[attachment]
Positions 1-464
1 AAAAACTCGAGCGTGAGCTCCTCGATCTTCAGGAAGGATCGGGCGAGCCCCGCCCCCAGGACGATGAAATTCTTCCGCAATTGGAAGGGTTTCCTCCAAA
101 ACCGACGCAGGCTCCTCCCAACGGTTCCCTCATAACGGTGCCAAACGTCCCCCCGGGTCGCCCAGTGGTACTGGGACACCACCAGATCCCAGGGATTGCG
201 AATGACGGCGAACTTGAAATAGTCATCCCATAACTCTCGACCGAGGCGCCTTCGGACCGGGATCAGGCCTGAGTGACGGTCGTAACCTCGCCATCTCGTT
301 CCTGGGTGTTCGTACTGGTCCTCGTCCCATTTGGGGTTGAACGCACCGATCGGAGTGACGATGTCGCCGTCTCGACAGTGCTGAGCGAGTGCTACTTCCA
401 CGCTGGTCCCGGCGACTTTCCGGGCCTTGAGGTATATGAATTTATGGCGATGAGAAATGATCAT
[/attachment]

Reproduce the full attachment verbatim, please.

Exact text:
Positions 1-464
1 AAAAACTCGAGCGTGAGCTCCTCGATCTTCAGGAAGGATCGGGCGAGCCCCGCCCCCAGGACGATGAAATTCTTCCGCAATTGGAAGGGTTTCCTCCAAA
101 ACCGACGCAGGCTCCTCCCAACGGTTCCCTCATAACGGTGCCAAACGTCCCCCCGGGTCGCCCAGTGGTACTGGGACACCACCAGATCCCAGGGATTGCG
201 AATGACGGCGAACTTGAAATAGTCATCCCATAACTCTCGACCGAGGCGCCTTCGGACCGGGATCAGGCCTGAGTGACGGTCGTAACCTCGCCATCTCGTT
301 CCTGGGTGTTCGTACTGGTCCTCGTCCCATTTGGGGTTGAACGCACCGATCGGAGTGACGATGTCGCCGTCTCGACAGTGCTGAGCGAGTGCTACTTCCA
401 CGCTGGTCCCGGCGACTTTCCGGGCCTTGAGGTATATGAATTTATGGCGATGAGAAATGATCAT